The FT leads today saying the IRA has begun decommissioning some of its illegally held weapons ...
The FT leads today saying the IRA has begun decommissioning some of its illegally held weapons stockpile in a historic move that on Tuesday night pulled the Northern Ireland peace process back from the brink of collapse. An IRA statement declaring that it had begun decommissioning "to save the peace process" was confirmed within hours by the independent arms monitoring body, which issued a statement saying it had witnessed the IRA putting a quantity of arms, ammunitions and explosives "completely beyond use".
According to the FT the London Stock Exchange will build a new electronic system to enable investors to trade shares and futures contracts together if it wins the race to buy the Liffe derivatives exchange. A new trading system, which would require the scrapping of its own Sets electronic platform, is the centrepiece of the LSE's bid for Liffe, for which it is expected to make a formal offer on Wednesday.
The Times notes that the American Federal Trade Commission (FTC) last night blocked Diageo and Pernod Ricard's $8.15 billion (£5.7 billion) joint acquisition of Seagram, the Canadian drinks group, claiming that the deal posed a serious threat to competition in the US rum market. But Diageo, the British food and drinks company, is to offer to put its Malibu coconut rum brand on the auction block in an effort to secure regulatory approval.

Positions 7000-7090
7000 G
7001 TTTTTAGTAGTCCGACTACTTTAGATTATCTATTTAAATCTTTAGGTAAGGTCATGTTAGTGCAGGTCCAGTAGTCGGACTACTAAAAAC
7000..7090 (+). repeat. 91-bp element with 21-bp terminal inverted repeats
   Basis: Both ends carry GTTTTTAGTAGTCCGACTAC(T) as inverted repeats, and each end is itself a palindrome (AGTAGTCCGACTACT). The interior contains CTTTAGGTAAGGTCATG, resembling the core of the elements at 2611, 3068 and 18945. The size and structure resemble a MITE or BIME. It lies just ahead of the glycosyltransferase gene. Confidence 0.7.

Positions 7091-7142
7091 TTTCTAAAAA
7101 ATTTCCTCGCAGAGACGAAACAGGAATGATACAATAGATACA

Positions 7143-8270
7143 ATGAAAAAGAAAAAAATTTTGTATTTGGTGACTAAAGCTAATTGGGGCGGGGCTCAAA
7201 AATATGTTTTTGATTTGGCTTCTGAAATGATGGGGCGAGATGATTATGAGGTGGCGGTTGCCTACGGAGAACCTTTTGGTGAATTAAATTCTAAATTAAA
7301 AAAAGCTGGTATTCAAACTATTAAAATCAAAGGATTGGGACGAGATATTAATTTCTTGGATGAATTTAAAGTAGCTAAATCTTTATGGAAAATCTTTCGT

The Times also writes that Glaxosmithkline (GSK), Europe's largest drugs group, yesterday launched one of the UK's biggest share buybacks to date with a pledge to spend up to £4 billion on its own stock. The buyback, which has already been approved by the group's board, was announced as GSK revealed strong third-quarter results, showing sales up 12 per cent to almost £5 billion.
Hopes of further cuts in UK interest rates were given a substantial boost last night, reports the Times, when Kate Barker became the fifth member of the Monetary Policy Committee (MPC) in six days to signal a desire to see lower borrowing costs. Ms Barker voiced her concerns about the strong pound and the weakening global economy and suggested that concerns about the impact of rate cuts on the UK's economic imbalances were overstated. The former CBI chief economist added that if the Bank of England had failed to cut rates over the summer, the British economy would be coping less well with the September 11 attacks.
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